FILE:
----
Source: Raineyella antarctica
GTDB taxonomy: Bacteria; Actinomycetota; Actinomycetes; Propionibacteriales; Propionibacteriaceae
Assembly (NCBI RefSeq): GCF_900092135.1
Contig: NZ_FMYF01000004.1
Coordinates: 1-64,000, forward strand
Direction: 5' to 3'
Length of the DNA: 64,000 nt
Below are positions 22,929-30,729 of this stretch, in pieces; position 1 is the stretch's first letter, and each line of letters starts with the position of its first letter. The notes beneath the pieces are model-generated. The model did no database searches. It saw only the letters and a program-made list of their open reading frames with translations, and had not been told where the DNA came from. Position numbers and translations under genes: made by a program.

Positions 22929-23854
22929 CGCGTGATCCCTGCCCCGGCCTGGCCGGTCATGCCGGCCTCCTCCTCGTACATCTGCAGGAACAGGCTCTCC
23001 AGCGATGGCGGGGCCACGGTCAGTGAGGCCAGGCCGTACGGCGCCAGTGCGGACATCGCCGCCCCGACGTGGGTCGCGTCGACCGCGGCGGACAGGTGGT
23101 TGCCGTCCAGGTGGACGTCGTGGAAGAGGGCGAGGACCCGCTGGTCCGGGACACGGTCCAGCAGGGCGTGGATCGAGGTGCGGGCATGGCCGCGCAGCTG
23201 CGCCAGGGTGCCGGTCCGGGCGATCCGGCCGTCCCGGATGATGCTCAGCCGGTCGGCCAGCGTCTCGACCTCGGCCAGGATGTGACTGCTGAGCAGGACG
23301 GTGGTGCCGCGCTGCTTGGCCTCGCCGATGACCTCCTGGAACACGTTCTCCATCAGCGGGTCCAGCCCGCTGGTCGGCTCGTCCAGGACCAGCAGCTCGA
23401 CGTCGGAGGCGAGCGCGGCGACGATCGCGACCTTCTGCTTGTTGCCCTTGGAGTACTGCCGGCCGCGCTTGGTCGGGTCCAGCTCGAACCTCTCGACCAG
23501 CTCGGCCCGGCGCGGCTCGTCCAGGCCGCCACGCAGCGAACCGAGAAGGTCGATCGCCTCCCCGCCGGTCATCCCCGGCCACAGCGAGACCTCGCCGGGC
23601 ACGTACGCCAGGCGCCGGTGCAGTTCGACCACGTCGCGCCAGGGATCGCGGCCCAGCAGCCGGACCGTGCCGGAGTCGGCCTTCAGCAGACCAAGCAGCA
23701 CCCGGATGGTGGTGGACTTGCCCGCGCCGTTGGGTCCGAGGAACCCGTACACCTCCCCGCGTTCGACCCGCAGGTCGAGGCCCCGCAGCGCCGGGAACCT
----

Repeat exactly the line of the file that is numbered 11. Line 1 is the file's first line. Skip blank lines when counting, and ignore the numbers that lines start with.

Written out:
23001 AGCGATGGCGGGGCCACGGTCAGTGAGGCCAGGCCGTACGGCGCCAGTGCGGACATCGCCGCCCCGACGTGGGTCGCGTCGACCGCGGCGGACAGGTGGT